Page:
While politicians the world over talk about the benefits of public transport, Singapore acts, forging ahead with construction of new mass rapid transit (MRT) lines at a rate that make rhetoric redundant. Who needs to be convinced to leave the car at home when kilometres of state-of-the-art underground railway are being added to the network each year?
But construction of Singapore's 33.3km Circle Line made international news in 2004 when a section of cut-and-cover tunnel adjacent to the Nicoll Highway station collapsed during excavation, killing four workers. The disaster halted construction while safety systems and construction methodologies were reviewed.
Four years on, however, and the pace of construction is blistering, with Circle Line works ongoing and construction of the city's new Downtown Line just starting.
The Downtown Line will eventually be 40km long with 33 stations connecting the north-west and east regions of Singapore. The city's Land Transport Authority (LTA) is starting with a 4.3km section snaking through the congested central business district, connecting the North-East Line with the Circle and East-West lines.
The route passes close to Nicoll Highway, and lessons learned from the 2004 incident are evident in the planned design and construction of the new line.
UK consultant Mott MacDonald is designing one of the line's six new stations, Cross Street, plus the adjoining cut-and-cover tunnel for contractor joint venture Samsung-Soletanche Bachy, which is building Cross Street Station under a design and build contract.
Mott MacDonald is also independent checking engineer and construction supervisor for Bayfront Station, being built beneath Singapore's vast Integrated Resort development. Contractor for both the resort and station is Sembawang Engineers & Constructors.
Singapore has expanded across a vast tract of reclaimed land over the past four decades and the area served by the first section of the Downtown Line extends from the original shoreline to the present day one. Most tunnelling and station box excavation is taking place in soft marine clay – a material described as being similar to toothpaste.
Braced excavation, calling for heavy-duty temporary works, has been a standard feature of Singapore MRT construction projects. But since the Nicoll Highway collapse extra robustness has been added, says Mott MacDonald project director for Cross Street Station design Chris Whiting.
Panels making up cast-insitu concrete retaining diaphragm walls for tunnel and station excavations are up to 1.2m thick. This is to resist the walls bending under the large earth pressure forces imposed by the potentially flowable clay.
Slabs made up of jet grout piles have been installed to strengthen and stiffen the clay at base-slab level before excavation commences. The slabs provide propping action at low level, resisting earth pressure as excavation takes place.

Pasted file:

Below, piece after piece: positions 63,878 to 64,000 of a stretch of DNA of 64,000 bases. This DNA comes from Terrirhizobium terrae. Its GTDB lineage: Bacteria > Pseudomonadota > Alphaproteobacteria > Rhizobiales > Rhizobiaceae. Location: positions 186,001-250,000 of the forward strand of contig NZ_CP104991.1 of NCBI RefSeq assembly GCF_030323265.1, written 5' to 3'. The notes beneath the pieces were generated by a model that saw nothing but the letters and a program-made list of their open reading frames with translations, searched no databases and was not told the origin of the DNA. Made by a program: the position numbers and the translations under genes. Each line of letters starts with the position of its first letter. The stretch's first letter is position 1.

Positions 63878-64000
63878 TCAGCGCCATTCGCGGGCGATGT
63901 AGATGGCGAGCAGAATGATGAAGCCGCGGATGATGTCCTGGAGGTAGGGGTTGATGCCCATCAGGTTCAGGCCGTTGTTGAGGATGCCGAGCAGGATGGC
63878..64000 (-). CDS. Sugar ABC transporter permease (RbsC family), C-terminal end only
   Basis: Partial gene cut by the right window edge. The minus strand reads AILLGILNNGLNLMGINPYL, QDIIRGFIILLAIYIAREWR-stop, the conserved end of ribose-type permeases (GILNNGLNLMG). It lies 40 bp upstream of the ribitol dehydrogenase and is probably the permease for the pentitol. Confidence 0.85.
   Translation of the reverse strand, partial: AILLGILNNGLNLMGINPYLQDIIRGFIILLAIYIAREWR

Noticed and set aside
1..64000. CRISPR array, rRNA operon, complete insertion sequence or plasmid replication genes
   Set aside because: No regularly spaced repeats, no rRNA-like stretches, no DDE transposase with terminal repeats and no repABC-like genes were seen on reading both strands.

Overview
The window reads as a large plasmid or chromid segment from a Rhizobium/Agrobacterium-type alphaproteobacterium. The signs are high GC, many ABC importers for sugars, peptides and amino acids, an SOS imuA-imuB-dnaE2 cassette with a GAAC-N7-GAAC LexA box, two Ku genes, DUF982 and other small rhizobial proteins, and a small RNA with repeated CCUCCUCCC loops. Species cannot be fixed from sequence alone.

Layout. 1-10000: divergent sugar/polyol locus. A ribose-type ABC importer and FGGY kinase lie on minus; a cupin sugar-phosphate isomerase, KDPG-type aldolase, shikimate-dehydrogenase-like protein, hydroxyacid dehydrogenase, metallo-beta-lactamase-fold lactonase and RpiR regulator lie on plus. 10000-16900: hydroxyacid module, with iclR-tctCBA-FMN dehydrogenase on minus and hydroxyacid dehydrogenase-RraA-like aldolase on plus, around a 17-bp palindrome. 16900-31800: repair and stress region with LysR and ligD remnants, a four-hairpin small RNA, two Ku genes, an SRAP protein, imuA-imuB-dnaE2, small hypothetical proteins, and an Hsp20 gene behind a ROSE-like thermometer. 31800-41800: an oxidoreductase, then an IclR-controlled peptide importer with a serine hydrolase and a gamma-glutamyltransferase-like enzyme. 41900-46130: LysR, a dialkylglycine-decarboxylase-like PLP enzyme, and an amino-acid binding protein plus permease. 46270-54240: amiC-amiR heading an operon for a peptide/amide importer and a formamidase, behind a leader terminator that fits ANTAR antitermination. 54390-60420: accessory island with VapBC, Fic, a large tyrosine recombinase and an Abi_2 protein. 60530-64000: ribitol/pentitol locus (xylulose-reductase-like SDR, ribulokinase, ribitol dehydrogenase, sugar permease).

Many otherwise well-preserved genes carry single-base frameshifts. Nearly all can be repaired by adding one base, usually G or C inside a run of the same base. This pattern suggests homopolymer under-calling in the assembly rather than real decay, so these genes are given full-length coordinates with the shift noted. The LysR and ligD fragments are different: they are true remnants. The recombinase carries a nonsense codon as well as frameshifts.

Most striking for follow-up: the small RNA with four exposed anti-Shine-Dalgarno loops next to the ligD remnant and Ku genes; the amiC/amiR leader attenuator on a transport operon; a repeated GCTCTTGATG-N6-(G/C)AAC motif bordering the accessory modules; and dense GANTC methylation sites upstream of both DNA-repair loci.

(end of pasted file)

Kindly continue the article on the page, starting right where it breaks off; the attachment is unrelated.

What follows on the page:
Not only are jet grout pile mats being made deeper, but for stations, additional diaphragm wall panels are being installed at right angles, acting like buttresses to the retaining walls. "They provide considerable extra stiffness," Whiting says.
Downtown Line stations are now being constructed "top down", with the permanent reinforced-concrete roof slab performing as a giant strut. This enables the elimination of struts, the installation of which is time-consuming and poses safety risks.
As well as improving safety in Singapore's humming commercial district, top down construction helps minimise one of the major challenges of open cut excavation – disruption to traffic. With bottom up construction the hole in the ground is excavated leading to the carriageway being closed. With top down construction, 50% of the roof slab can be cast before the hole is excavated and half the carriage can be kept open under a contra-flow system. The carriageway is then reopened under the newly cast roof slab while the other half is cast.
Cross Street Station
Previous tunnelling challenges in Singapore have been presented by the depth of excavation. The challenge at Cross Street, by contrast, is the lack of depth. "What is different about this line is that there are previous structures in the ground that the tunnels have to negotiate or interface with," says Whiting. "That makes things interesting."
Downtown Line excavation depths are typically 24m to 25m, "but within our section the Downtown Line crosses over the existing East-West MRT line", Whiting explains. "At the crossing point the existing line runs in two tunnels that are stacked one above the other. That makes it impractical to go underneath – it would be immensely deep.
"The East-West Line has somewhere between 10m-12m of cover, which provides just enough space to put the Downtown Line in over the top. But it's extremely tight. Clearance between the two sets of tunnels will be less than 2m. Depending on finalisation of the design it could be less than 1m."